Given that it’s the 4th of July holiday week, we thought we’d revisit one of our more popular posts, with a couple of updated references. Really, how often do you get to use the word smorzando in a sentence?! Enjoy, and Happy 4th!
It’s that time of year again, when Bostonians make plans for the Fourth of July celebration on the Esplanade. I know the celebration in our nation’s capital is allegedly the be-all-end-all of extravaganzas, but still, the city of Boston rocks on the 4th.
Neil Diamond singing Sweet Caroline is pretty great. But the hands-down fan favorite is Tchaikovsky’s 1812 Overture – with its cannons and bells, the crescendos, the slargandos and smorzandos – it gets your heart pumping and your synapses firing. At the end, when you hear “da-da-da-da-da-da-DA-bum-bum” your blood is singing in your veins.
Even though mere mortal public speakers will never have cannon fire or Keith Lockhart telling us exactly what to say and when to say it, we can easily do something about the energy in the room. We can liven things up no matter what the topic. Here are three ways to fire up your audience:
- Take a moment when you first begin to look people in the eye and smile. It’s amazing how many speakers begin their talk while looking down. Once you have made a connection, then say something to hook them in. A compelling statistic, a powerful question, a personal disclosure. One of my clients starts his speech with the following sentence: “I hate vegetables with a white hot passion.” He says it with feeling. What’s the response he gets? Eyes up, smart phones put away, “where’s he going with this?”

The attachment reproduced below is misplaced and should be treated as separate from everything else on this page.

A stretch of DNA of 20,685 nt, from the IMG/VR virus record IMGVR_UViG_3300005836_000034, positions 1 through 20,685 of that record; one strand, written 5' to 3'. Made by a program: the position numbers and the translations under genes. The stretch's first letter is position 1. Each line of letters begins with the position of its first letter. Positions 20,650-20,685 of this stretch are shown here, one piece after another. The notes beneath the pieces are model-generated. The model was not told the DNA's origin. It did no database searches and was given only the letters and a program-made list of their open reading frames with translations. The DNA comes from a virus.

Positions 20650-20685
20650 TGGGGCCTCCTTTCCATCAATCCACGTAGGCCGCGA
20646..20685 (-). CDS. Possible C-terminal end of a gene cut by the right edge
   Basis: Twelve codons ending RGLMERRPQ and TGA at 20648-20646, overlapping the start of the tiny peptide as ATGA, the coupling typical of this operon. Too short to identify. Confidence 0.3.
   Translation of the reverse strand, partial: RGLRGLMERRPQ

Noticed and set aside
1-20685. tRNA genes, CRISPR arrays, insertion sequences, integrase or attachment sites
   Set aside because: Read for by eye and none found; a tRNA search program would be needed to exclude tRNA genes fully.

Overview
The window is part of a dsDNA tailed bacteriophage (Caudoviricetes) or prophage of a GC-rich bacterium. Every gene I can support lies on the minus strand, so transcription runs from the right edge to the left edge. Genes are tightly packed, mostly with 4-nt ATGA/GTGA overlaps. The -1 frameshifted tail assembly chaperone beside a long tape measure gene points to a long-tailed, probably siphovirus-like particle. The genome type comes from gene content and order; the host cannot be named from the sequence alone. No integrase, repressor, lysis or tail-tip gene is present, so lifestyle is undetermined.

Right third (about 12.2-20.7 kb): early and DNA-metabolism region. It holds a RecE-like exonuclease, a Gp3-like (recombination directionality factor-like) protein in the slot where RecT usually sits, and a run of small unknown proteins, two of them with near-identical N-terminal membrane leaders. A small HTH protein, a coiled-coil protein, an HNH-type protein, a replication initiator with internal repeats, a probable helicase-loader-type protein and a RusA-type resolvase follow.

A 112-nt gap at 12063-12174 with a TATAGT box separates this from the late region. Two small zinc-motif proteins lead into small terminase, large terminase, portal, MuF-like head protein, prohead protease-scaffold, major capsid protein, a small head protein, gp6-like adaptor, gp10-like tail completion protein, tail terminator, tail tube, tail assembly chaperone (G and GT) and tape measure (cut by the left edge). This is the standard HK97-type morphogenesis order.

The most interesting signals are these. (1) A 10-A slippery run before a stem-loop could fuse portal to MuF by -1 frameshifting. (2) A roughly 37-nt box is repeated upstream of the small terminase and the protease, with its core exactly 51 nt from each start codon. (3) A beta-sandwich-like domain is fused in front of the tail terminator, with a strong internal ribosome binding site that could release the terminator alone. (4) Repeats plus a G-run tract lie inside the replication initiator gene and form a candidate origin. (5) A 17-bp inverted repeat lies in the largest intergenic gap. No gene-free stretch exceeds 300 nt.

- Use your voice. Change your tone, your volume, your intonation. Variety is what keeps people focused and interested. Having compelling content is important too, but you could be announcing the merit increases for FY15 and if you speak in a monotone voice, people will check out as soon as they hear the number. And you were expecting them to grasp the 12 requirements and caveats that factor into getting the highest percentage.
- Remove the physical and emotional walls between you and the audience. The physical barrier is broken by moving closer. Get out from behind the podium. The emotional barrier is broken by bringing your whole self to the presentation, not just your head. Another way is to identify an obstacle that everyone can overcome together. Think about the energy in the stadium during World Cup Soccer. I’ve decided that at least half of that comes from the players’ energy and expressiveness – even when they pretend to get hurt.
Igniting the full attention and excitement of your audience takes practice and preparation. But once you’ve experienced the Triple Chocolate Celestial Peppermint Jubilee Blast, you’ll never want to go back to plain old vanilla ice milk. Da-da-da-da-da-da-DA-bum-bum!